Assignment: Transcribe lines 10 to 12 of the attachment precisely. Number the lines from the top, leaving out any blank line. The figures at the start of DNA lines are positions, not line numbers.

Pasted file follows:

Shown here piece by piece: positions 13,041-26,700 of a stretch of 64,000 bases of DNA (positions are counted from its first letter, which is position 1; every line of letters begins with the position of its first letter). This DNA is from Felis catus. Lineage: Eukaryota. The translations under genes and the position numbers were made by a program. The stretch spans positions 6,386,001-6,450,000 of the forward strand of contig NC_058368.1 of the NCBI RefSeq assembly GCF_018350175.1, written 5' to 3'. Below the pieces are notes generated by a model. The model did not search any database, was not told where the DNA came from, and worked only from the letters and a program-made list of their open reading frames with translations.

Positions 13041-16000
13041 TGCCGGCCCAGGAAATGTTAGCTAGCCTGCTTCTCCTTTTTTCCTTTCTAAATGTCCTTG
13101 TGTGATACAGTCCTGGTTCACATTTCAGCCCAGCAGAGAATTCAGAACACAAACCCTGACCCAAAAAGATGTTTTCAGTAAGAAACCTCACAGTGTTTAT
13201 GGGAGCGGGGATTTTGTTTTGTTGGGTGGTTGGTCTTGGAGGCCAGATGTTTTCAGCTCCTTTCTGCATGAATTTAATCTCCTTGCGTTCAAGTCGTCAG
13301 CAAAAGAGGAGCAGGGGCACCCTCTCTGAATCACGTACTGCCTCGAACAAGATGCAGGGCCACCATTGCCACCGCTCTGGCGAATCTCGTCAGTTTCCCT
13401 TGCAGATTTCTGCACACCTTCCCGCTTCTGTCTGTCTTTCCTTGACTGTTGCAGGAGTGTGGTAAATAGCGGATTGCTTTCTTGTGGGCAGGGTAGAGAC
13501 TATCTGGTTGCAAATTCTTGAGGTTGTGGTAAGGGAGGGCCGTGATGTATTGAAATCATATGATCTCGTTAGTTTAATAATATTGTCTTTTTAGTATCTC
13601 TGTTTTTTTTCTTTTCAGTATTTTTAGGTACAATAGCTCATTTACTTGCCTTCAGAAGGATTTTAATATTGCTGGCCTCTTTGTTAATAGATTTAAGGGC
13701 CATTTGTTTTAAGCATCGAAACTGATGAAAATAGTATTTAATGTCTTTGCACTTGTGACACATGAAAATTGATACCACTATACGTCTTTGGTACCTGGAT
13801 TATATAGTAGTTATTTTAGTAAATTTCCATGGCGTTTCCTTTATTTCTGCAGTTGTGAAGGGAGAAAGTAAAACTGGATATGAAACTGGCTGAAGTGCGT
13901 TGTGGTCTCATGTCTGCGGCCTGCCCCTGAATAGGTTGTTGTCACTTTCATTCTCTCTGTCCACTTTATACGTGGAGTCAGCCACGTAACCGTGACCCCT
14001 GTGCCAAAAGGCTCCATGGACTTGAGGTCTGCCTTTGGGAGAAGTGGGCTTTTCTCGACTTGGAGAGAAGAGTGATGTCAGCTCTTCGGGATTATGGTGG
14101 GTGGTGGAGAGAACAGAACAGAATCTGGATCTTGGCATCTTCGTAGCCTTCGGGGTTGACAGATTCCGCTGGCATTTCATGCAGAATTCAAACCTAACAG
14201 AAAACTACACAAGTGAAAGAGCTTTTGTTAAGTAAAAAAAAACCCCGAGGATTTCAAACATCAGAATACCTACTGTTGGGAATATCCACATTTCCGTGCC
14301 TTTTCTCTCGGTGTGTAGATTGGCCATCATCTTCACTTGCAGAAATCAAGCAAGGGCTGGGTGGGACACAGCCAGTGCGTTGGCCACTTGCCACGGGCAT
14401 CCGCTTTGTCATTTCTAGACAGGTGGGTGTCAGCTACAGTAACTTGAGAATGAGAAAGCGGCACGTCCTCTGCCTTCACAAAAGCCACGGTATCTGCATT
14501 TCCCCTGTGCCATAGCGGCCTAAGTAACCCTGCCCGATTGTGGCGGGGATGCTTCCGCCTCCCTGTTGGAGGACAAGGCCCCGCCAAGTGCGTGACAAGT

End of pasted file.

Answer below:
13701 CATTTGTTTTAAGCATCGAAACTGATGAAAATAGTATTTAATGTCTTTGCACTTGTGACACATGAAAATTGATACCACTATACGTCTTTGGTACCTGGAT
13801 TATATAGTAGTTATTTTAGTAAATTTCCATGGCGTTTCCTTTATTTCTGCAGTTGTGAAGGGAGAAAGTAAAACTGGATATGAAACTGGCTGAAGTGCGT
13901 TGTGGTCTCATGTCTGCGGCCTGCCCCTGAATAGGTTGTTGTCACTTTCATTCTCTCTGTCCACTTTATACGTGGAGTCAGCCACGTAACCGTGACCCCT